Cesarean section: What You Need to Know

What happens during a cesarean?
Preparation for the surgery includes starting an IV, shaving the pubic hair that shows when your legs are together and inserting a bladder catheter. Your belly will be washed with antiseptic and sterile drapes placed around the incision site. A blood pressure cuff and sensors on your chest and finger will monitor your blood pressure, heart rate and blood oxygenation. A curtain will be hung across your upper chest so that you cannot see the operation. Many hospitals permit your partner to be present. If so, he or she will be seated next to you and behind the curtain as well.

Most cesareans are performed under epidural anesthesia because it is safer than general anesthesia (53). If an epidural is already in place, the anesthesiologist will strengthen it so that you are numb from your toes to your breastbone. If general anesthesia is used, you will be put under by injection of a medication into your IV. Once you are unconscious, the anesthesiologist will put a tube down your throat to maintain an airway and deliver a gas anesthetic.

The operation generally takes an hour or so, with the greater part of the time spent after the delivery suturing the various tissue layers. With rare exceptions, the roughly four-inch incision is made horizontally just above the pubic bone. A horizontal uterine incision is preferred because it produces a much stronger scar. However, in certain situations, such as when the placenta is covering the cervix, the incision is made vertically. During the surgery, you will feel pulling and tugging but no pain. The manipulations can make you queasy. At the delivery, the obstetrician hands off the baby to be examined. Some hospitals permit healthy babies to remain with your partner and you during the rest of the operation. In others, staff will take the baby to the nursery, regardless of the baby’s condition. As the hospital staff examines the newborn, the obstetrician delivers the placenta through the incision, suctions out fluid and begins closing the uterus and inner tissue layers with stitches. The skin incision may be closed with conventional stitches, staples, or even with tape strips. Finally, the surgical wound is covered with a dressing.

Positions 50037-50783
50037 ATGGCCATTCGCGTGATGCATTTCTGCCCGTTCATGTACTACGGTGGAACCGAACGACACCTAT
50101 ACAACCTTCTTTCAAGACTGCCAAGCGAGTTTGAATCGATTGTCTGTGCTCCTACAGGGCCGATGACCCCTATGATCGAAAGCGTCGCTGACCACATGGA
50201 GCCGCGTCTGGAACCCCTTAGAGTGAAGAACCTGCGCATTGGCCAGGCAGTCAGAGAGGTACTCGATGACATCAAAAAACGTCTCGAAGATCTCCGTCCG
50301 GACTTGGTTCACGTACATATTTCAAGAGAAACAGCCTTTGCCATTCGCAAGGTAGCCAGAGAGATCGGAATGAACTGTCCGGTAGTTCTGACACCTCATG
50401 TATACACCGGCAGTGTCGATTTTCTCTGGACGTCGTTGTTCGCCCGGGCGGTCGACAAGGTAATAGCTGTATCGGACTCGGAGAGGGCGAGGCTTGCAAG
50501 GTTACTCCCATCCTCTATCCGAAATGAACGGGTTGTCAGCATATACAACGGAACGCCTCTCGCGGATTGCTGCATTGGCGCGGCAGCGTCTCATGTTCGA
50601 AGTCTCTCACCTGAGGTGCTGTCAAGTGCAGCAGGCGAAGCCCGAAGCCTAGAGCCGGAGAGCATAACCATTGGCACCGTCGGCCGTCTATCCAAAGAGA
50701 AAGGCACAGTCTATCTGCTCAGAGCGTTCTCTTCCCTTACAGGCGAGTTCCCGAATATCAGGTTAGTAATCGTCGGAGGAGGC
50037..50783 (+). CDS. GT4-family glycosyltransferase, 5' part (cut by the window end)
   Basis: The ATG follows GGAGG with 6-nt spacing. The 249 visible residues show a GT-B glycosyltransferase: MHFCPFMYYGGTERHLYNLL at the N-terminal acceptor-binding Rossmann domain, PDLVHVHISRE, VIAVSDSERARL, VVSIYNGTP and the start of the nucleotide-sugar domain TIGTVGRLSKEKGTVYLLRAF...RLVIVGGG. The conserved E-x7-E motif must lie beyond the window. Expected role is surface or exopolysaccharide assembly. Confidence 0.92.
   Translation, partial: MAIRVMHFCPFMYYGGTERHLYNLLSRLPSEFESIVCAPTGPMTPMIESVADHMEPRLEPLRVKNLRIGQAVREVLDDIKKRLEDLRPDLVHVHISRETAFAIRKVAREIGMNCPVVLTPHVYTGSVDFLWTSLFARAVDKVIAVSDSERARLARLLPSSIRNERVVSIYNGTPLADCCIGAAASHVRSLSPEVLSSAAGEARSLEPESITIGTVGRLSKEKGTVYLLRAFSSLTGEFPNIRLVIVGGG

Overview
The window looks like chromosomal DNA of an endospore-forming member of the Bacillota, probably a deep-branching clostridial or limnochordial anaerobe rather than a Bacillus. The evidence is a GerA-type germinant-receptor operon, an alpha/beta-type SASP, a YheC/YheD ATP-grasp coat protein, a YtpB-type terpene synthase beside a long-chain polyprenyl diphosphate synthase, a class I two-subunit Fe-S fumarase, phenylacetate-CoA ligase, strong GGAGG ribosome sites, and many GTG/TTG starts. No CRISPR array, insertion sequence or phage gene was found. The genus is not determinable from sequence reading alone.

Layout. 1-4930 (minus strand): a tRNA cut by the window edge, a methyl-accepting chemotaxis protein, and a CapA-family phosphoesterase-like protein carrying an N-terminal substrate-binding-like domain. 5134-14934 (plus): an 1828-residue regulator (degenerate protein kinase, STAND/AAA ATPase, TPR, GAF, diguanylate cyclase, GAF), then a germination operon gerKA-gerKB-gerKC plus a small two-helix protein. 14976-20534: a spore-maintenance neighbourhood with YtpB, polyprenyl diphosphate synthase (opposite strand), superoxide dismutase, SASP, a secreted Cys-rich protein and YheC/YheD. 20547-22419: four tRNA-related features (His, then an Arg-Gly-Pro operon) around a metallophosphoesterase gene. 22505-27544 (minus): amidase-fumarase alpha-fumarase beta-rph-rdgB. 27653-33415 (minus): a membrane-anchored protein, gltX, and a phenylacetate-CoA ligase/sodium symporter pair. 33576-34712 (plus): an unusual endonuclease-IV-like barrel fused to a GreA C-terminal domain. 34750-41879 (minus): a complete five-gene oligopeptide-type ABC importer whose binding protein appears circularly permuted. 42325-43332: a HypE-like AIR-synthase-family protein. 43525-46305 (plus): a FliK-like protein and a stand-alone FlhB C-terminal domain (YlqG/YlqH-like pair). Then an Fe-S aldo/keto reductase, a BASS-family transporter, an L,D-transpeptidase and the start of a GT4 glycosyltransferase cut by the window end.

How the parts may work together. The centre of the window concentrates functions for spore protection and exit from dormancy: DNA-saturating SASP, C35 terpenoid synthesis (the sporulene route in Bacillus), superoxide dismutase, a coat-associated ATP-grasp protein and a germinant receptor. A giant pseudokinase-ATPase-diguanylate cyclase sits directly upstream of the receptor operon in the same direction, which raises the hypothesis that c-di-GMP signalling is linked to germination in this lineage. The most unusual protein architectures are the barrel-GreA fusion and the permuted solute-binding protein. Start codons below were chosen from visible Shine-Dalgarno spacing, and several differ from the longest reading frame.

Connect with Us
Follow Our Pins

Yummy recipes, DIY projects, home decor, fashion and more curated by iVillage staffers.

Follow Our Tweets

The very dirty truth about fashion internships... DUN DUN @srslytheshow http://t.co/wfewf

On Instagram

Behind-the-scenes pics from iVillage.

Best of the Web